Journal Article (Refereed)
The effect of ambient pressure on laser-induced silicon plasma temperature, density and morphology
Cowpe, J & Pilkington, R & Hill, A E 2009, 'The effect of ambient pressure on laser-induced silicon plasma temperature, density and morphology', Journal of Physics D:Applied Physics, 42, pp.1-8.
Laser-induced breakdown spectroscopy of silicon was performed using a nanosecond pulsed frequency doubled Nd : YAG (532 nm) laser. The temporal evolution of the laser ablation plumes was characterized under a range of low pressures. Electron densities were determined from the Stark broadening of the Si (I) 288.16 nm emission line and were found to be in the range 2.79 × 1016 cm−3 to 5.59 × 1019 cm−3. Excitation temperatures of 9000–21 000 K were calculated using the Si (I) 288.16 nm emission line to continuum ratio. The morphology of the laser plume, observed with respect to time, was seen to be strongly dependent on the ambient pressure. The density and temperature of the plasma were also found to vary critically with plasma morphology. Three ambient pressure regimes were identified where the plasma evolution was observed to differ markedly. Requirements for the existence of local thermal equilibrium conditions in the laser-induced plasmas are discussed with respect to these results.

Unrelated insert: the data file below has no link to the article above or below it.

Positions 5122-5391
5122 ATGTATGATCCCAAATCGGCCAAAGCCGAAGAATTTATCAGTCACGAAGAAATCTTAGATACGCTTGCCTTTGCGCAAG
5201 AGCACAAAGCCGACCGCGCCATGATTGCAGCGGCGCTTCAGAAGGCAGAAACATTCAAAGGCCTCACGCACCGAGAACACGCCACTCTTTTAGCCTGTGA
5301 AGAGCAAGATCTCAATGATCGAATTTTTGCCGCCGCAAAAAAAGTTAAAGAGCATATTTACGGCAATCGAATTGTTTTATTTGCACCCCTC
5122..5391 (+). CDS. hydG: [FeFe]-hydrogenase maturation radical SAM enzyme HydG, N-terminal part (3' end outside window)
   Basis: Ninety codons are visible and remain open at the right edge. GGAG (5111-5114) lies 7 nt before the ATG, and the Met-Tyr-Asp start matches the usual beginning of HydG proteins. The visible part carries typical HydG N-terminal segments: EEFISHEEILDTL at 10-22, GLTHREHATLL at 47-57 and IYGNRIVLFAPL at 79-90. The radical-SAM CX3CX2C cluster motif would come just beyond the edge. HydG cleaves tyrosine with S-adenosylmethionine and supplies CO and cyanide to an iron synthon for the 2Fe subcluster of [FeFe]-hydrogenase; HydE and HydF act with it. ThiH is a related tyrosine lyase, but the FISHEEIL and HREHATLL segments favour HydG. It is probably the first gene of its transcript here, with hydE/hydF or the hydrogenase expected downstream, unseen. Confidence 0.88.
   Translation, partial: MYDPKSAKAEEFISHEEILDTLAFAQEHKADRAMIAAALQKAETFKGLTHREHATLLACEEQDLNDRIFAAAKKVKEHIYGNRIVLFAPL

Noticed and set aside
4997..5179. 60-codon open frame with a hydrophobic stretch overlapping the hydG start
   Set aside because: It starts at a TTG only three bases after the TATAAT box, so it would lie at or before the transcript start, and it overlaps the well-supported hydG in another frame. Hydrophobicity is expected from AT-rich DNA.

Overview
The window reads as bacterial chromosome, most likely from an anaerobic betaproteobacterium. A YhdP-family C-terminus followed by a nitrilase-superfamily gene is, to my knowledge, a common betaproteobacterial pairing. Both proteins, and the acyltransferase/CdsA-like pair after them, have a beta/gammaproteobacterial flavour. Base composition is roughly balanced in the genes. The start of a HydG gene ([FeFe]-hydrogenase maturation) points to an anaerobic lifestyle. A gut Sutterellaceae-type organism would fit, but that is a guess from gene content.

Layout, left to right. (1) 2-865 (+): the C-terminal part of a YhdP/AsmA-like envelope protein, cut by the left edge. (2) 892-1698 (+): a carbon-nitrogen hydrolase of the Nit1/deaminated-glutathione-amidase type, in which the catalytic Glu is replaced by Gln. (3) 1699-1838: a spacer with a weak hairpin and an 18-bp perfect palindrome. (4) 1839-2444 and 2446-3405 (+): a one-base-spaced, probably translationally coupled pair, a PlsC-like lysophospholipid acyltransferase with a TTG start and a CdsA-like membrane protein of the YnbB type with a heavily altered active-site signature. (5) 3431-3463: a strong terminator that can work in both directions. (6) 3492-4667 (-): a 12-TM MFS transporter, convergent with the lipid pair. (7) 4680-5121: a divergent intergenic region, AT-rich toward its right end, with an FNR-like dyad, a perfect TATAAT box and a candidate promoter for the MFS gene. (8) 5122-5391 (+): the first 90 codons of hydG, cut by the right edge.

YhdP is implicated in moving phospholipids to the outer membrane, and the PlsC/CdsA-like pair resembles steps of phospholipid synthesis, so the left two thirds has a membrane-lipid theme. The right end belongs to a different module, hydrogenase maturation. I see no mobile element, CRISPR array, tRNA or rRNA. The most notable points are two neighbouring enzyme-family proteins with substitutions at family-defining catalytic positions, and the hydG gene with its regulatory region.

Journal of Physics D:Applied Physics